Common instance of grand child objects using ctor injection

Jul 22, 2009 at 2:09 AM

I'm trying to move from using StructureMap to Unity so I can use aspects of the EntLib.

When using Unity to construct objects that have multi level dependencies, Unity constructs a new instance of each child object for each dependency. This differs from StructureMap where the same instance resolved for each type is cached for subsequent requests.

Can Unity be configured to provide equivalent behaviour?

For example please see the sample code:

using System;
using System.Diagnostics;

using Microsoft.Practices.Unity;

namespace UnityTest
{
    public interface IGrandChild
    {
        int InstanceId { get; }
    }

    public class GrandChild : IGrandChild
    {
        private static int _nextInstanceId = 1;

        public GrandChild()
        {
            InstanceId = _nextInstanceId++;
        }

        public int InstanceId { get; private set; }
    }

    public interface IChild1
    {
        int InstanceId { get; }
    }

    public class Child1 : IChild1
    {
        public Child1(IGrandChild sessReq)
        {
            SessReq = sessReq;
        }

        public IGrandChild SessReq { get; private set; }

        public int InstanceId { get { return SessReq.InstanceId; } }
    }

    public interface IChild2
    {
        int InstanceId { get; }
    }

    public class Child2 : IChild2
    {
        public Child2(IGrandChild sessReq)
        {
            SessReq = sessReq;
        }

        public IGrandChild SessReq { get; private set; }

        public int InstanceId { get { return SessReq.InstanceId; } }
    }

    public class Parent
    {
        public Parent(IChild1 child1, IChild2 child2)
        {
            Child1 = child1;
            Child2 = child2;
        }

        public IChild1 Child1 { get; private set; }
        public IChild2 Child2 { get; private set; }

        public string Sessions()
        {
            return Child1.InstanceId + ": " + Child2.InstanceId;
        }
    }

    public static class Program
    {
        static void Main()
        {
            var cont = new UnityContainer()
                .RegisterType<IGrandChild, GrandChild>()
                .RegisterType<IChild1, Child1>()
                .RegisterType<IChild2, Child2>()
                .RegisterType<Parent>();

            var testParent = cont.Resolve<Parent>();
            Debug.WriteLine(testParent.Sessions());

            testParent = cont.Resolve<Parent>();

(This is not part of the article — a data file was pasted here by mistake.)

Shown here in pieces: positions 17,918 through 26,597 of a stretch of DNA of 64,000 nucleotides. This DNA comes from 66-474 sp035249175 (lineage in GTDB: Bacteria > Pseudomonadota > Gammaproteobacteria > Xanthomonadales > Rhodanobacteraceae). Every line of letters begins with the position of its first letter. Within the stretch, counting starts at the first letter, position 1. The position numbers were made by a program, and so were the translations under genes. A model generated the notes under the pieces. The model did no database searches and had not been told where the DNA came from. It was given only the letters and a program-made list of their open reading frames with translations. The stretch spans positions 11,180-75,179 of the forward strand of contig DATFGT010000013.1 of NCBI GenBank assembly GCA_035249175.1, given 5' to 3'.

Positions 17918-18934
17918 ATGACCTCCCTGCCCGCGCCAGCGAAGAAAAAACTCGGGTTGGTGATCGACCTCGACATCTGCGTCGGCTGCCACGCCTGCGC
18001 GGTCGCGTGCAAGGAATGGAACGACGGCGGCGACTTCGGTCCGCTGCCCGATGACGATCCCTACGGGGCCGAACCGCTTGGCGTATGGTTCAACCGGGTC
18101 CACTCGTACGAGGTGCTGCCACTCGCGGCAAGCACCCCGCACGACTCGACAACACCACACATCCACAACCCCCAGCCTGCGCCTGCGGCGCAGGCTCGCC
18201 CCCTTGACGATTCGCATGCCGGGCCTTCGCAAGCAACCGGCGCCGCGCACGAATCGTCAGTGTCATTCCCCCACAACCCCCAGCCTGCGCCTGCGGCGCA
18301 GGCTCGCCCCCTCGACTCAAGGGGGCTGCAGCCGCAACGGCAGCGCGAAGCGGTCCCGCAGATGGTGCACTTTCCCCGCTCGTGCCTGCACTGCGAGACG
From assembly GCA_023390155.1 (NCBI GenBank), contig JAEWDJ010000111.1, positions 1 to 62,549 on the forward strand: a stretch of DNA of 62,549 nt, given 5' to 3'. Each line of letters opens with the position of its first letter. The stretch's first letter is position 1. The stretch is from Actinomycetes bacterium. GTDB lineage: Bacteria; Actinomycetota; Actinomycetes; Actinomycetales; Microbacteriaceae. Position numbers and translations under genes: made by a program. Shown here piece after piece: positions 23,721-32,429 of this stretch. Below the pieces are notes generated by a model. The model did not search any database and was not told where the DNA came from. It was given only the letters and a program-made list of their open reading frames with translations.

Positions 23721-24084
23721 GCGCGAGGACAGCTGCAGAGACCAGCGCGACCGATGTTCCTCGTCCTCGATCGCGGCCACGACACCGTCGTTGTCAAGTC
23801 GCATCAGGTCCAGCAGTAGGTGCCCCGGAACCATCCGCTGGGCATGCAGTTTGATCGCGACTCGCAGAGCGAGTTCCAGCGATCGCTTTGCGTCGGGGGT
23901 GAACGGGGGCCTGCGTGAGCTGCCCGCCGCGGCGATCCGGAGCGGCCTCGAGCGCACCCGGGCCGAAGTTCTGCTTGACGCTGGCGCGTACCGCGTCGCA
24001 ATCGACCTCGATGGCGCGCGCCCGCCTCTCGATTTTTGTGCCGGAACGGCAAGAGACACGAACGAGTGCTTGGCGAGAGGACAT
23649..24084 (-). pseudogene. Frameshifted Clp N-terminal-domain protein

Debug.WriteLine(testParent.Sessions());
        }
    }
} 

 With Unity the output is :

1: 2
3: 4
ie 2 instances of the GrandChild class are instantiated. One for each Child dependency for Parent.

Where as with StructureMap the output is :

1: 1
2: 2
ie 1 instance of the GrandChild class is instantiated for Child1 and used again for Child2 to resolve Parent. 

Structure map is not creating a new GrandChild class for the resolution of Child2, it's passing the instance used for the Child1. I've been using that to share a common nHibernate session across multiple repository classes within a single ASP MVC controller.

Thanks,

Simon Bateman

 

Jul 22, 2009 at 7:02 AM

Per-buildup singletons are something I've been trying to get into Unity for a couple versions, but it never quite percolated to the top of the stack. It's definately on the plate for Unity 2.0. In the meantime, you could do it via an extension, but it's a little tricky, since it requires changing the dynamic codegen process so that the singleton gets stored away for future use after it's constructed.

 

Jul 23, 2009 at 2:01 AM

Thanks - Having multiple copies of the IoC managed data isn't so bad. I just need to create one instance of a class per build up and share it across multiple instances.

Any ideas?

Jul 24, 2009 at 6:02 AM

It's a grotesque hack, but you could create a child container, register the types as singletons in the child, and then throw away the container. Although that'd also dispose the singleton; you'd need to use a custom lifetime manager that didn't call dispose.

Like I said, it's a little tricky. :-)

Jul 24, 2009 at 7:58 AM

Thanks again - for what its worth adding the option to control build-up lifetimes along the lines of a context being passed to a lifetime manger would be an extremely useful feature. With canned managers like ContainerControlledLifetimeManager etc users get coarse control with the ability to write specific managers for custom cases.

It gets my vote for V2.0 functionality.